Sunday, October 12, 2014

When The Road Forks

Most of us have barely enough time to spend analyzing our cognitive apparatus [our Brain, or ‘thinking machine’].  This is because [for most of us], the ability to hold firm [or cling], to this reality - takes all of our powers - of tenacity, of will, of motivation, of pattern recognition and survival skills, to purely ‘exist’. Many of us understand that this reality is far from benign, for it carries huge risks and is peppered with dangerous crevices, where danger lurks. There is additional danger, of hazards due to the huge influence of ‘randomness’ that is thrown into the proceedings. For all of us, the dangers are physical, as well as mental, and many of these obstacles [or situations] can be fatal, so we find that we use our cognitive apparatus, to just stay in the game – stay alive, and helping others [that share this plane of existence] to do so, also. Survival in this plane of existence can be viewed as our ability to traverse [akin to a speck of dust in a Brownian Motion tube] as safely as we can, in the random probability cloud that envelopes us, in ‘the present’, and what can we term as ‘the moment’ or the perceived, and then, interpreted situation - our reality. 

Some of us are better than others in managing our situation, of surviving reality, and the best we can hope for is that our abilities in using our cognition, hedges our bets. This is because when enveloped in the cloud of probability [that is ‘the present’], the best we can hope for is to be like that horse-racing scout, up early on the training grounds, watching the horses, the weather, the conditions for the race, and making decisions all based on the observations that the racing scout has perceived and then interpreted, in order to predict what the future is likely to be. Therefore, whilst existing in ‘the present’, the greater our ability to interpret the past, and understand how the cognitive process of interpretation in our minds operate [ie our internal operating system] – the better will be our chances in surviving the buffeting current of the probability cloud, and surviving to our future. Though we can at best only hope to hedge our bets, because the limitations of our mind, and our abilities in cognition are further hampered by the randomness that pervades our existence.

And as the Bard once said in Hamlet……..ay, there’s the rub…..

“To be, or not to be: that is the question:
Whether 'tis nobler in the mind to suffer
The slings and arrows of outrageous fortune,
Or to take arms against a sea of troubles,
And by opposing end them? To die: to sleep;
No more; and by a sleep to say we end
The heart-ache and the thousand natural shocks
That flesh is heir to, 'tis a consummation
Devoutly to be wish'd. To die, to sleep;
To sleep: perchance to dream: ay, there's the rub;”

These thoughts make me visualise ourselves, to be that of figures, trapped within the confines of a giant conical tube, like an aviation wind tunnel, bracing ourselves, when the engine of reality, [the turbine] is switched on, and the wind tears at us, at our clothes, at our grip and our footing. Ahead of us, I understand that the turbulence [we find ourselves confronting, the 'situation', ‘the present’] originates from deep within the probability cloud I.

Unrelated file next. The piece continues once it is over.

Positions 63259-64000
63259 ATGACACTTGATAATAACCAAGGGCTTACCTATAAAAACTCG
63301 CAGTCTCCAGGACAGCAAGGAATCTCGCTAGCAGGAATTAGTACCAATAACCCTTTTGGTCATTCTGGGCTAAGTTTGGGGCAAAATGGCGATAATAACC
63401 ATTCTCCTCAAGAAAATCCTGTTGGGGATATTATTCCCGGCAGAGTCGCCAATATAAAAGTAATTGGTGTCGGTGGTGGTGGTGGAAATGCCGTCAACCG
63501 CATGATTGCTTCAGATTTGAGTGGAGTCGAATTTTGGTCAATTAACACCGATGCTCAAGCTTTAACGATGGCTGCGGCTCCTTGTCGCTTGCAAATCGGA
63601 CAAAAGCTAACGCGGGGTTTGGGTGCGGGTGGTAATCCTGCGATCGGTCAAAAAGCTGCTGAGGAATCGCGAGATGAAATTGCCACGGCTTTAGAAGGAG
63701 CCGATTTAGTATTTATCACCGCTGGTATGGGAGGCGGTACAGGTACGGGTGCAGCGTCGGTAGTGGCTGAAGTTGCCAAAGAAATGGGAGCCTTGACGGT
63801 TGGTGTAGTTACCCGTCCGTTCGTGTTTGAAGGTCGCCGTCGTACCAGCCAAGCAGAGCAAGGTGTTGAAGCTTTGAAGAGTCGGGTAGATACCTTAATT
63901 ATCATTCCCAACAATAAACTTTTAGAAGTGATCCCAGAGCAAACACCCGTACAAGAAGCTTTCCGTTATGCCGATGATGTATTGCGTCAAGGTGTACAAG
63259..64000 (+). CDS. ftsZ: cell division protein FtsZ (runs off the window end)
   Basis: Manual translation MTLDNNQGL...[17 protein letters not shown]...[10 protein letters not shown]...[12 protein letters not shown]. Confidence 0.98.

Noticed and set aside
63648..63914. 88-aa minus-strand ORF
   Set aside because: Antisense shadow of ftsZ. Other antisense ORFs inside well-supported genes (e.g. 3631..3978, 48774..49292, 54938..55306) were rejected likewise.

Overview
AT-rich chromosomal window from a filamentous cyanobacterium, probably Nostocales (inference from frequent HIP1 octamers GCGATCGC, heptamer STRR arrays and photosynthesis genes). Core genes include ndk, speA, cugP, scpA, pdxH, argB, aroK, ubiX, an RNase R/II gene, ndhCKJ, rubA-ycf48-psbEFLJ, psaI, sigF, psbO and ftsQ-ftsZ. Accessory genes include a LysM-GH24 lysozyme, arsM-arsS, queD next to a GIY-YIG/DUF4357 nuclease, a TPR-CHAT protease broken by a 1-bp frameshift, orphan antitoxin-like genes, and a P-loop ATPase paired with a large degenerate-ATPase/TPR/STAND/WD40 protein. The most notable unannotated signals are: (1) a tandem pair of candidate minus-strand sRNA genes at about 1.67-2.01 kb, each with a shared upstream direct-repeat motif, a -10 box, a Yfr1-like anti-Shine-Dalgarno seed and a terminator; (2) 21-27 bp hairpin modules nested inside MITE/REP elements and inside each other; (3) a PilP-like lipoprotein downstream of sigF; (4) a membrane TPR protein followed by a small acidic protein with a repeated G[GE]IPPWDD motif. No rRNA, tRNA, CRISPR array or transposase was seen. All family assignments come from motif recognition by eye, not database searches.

The turbulence is caused by the forces at play within the probability cloud, including our fellow beings with consciousness [as well from the interacting inanimate objects, devoid of consciousness but replete with actions that can come into contact with our hand and foot-holds in the wind tunnel. As we look behind our shoulders, we can see what I term ‘the past’, the results of the random, as well as the ‘erected’ events and decisions that have shaped themselves into the construct we refer to as ‘days gone by.’ - our past.

A key element of survival in this existence, is our ability to interpret the sensory input from the reality that surrounds, filtering this information through our moods, channels of thought, past reflections of what was the outcome of the ‘cause-to-effect’ ratios [ie pattern recognition] et. al. to create the holographic image of our place in this reality ie to use our brains to really delve beneath the surface veneer of the wind tunnel, confronting the turbulence that tugs on us like a solar wind, as invisible, as it is lethal. Therefore one key survival skill is our ability to question what this ‘place’ is, and how it works, or more precisely our interpretation of our ‘situation’, or what we term ‘the present’.

So, for some of us, the more we age, and for the more adventurous [amongst us], and the more analytical we are, then, this allows those of us [with this ‘curious / need to know’ inclination] to ruminate on what this existence is all about. Many of us are looking for clues that might unlock what existence is, and the more we ruminate by examining our thoughts [as to what might be the answers], the more we realise it is likely to be plural, as opposed to singular – ie there are many possibilities as to what this existence is, or how it came into being, especially how crucial the observers are in order to bring this existence into reality.

We should also start to consider that existence, as a shape, is perhaps fractal in design and execution, as well as, being in the shape of many possible existences, all available, all of the time, dimensional as well as functional, and all ‘in-concert’ as an endless array of choices around us. Some of us, from time to time, slip between scenarios, or traverse through the ‘probability cloud’, or as some would term ‘the multiverse’. Others can't, they remain rooted in their belief systems as they get perturbed when a thought or observation conflicts with their value system. This is termed 'Cognitive Dissonance', the inability to manage thoughts and observations that conflict with their ingrained beliefs. This usually affects the deeply religious, the bigoted, the indoctrinated and those who live in denial.